Mindfulness-based cognitive behavioural therapy: an overview
An introduction to mindfulness-based cognitive behavioural therapy (CBT)
Cognitive behavioural therapy (CBT) is"a system of psychotherapy that attempts to reduce excessive emotional reactions and self-defeating behaviour by modifying the faulty or erroneous thinking and maladaptive beliefs that underlie these reactions".
Mindfulness-based cognitive behavioural therapy, or MCBT, integrates the practice of Mindfulness with the principles of CBT. Comprehensive information can be found on the MCBT website and the Centre for Mindfulness Research and Practice.
What is MCBT?
In brief, MCBT is based on the idea that in order to recognise and modify unhelpful thoughts. We have to understand and have some control over the processes in our mind which produce them; as Einstein said, “we cannot change a problem with the means that created it”.
While mindfulness is rooted in many spiritual disciplines, notably Buddhism, the mindfulness practice can be effectively learned and applied in its own right without involvement in any religion.
In CBT we are encouraging clients and patients to become aware of their thoughts, to concentrate on their thinking patterns so that they can begin to learn how to take control of the unhelpful thoughts and eventually introduce more helpful thoughts into their minds. But how can this happen if the mind is continually distracted? How can the monkey settle on one particular piece of fruit if he is being continually seduced away by other more juicy fruits?
Mindfulness practice proposes that we can take control over how our own mind works by actually practising looking at our thoughts with growing interest and acceptance; understanding how our mind works, how thoughts are created from each other, the predominance of certain thought trends or foci.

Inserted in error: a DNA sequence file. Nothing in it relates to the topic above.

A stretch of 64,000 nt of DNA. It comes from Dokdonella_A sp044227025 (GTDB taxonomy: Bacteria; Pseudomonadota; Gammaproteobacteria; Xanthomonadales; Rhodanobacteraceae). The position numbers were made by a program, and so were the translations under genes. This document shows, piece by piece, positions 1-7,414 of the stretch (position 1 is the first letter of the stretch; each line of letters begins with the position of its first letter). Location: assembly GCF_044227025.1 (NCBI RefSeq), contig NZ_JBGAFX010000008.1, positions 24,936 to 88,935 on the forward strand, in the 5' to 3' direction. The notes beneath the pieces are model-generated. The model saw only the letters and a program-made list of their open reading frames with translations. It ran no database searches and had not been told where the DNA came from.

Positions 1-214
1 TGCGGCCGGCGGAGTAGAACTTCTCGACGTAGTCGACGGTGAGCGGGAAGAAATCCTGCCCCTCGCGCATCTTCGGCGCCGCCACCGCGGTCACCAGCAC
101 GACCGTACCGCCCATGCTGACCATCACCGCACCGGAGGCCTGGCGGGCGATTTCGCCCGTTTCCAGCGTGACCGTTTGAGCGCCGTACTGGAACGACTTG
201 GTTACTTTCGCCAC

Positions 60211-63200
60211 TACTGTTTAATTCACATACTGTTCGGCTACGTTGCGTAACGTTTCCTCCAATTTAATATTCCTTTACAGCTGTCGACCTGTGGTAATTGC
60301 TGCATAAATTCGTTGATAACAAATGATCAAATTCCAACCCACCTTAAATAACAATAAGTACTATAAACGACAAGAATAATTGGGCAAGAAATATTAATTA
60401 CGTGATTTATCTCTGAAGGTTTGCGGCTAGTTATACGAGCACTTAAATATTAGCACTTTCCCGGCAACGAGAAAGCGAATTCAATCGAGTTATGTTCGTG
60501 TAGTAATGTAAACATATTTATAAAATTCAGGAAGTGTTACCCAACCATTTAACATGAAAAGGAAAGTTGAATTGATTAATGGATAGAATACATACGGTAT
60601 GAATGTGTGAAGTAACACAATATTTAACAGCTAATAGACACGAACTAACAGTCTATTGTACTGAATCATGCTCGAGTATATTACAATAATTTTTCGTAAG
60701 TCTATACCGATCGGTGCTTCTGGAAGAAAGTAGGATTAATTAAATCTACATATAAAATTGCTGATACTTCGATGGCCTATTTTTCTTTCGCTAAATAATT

How can it help?
Ultimately, after regular practice, perhaps 20 minutes a day for a few months, it becomes possible to create more and more of a ‘choice’ about whether we want to follow a particular thought pattern or thought emphasis.
We learn to observe what is actually happening in our mind, to accept in a spirit of kindness towards ourselves that this is what is happening, this is the actual state of our mind, then begin to work positively with our distractions as we gain more and more choice and control over what happens in our minds.
For someone working in CBT, practising mindfulness will help them know their mind and how their unhelpful thoughts are actually being created. They will not only be able to change the unhelpful thoughts, but also change the very process that produces the thoughts in the first place. This is like a doctor who looks at someone‘s whole way of life in order to understand the root of why their knee is sore; rather than just treating the sore knee in isolation.
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About Barry Hill
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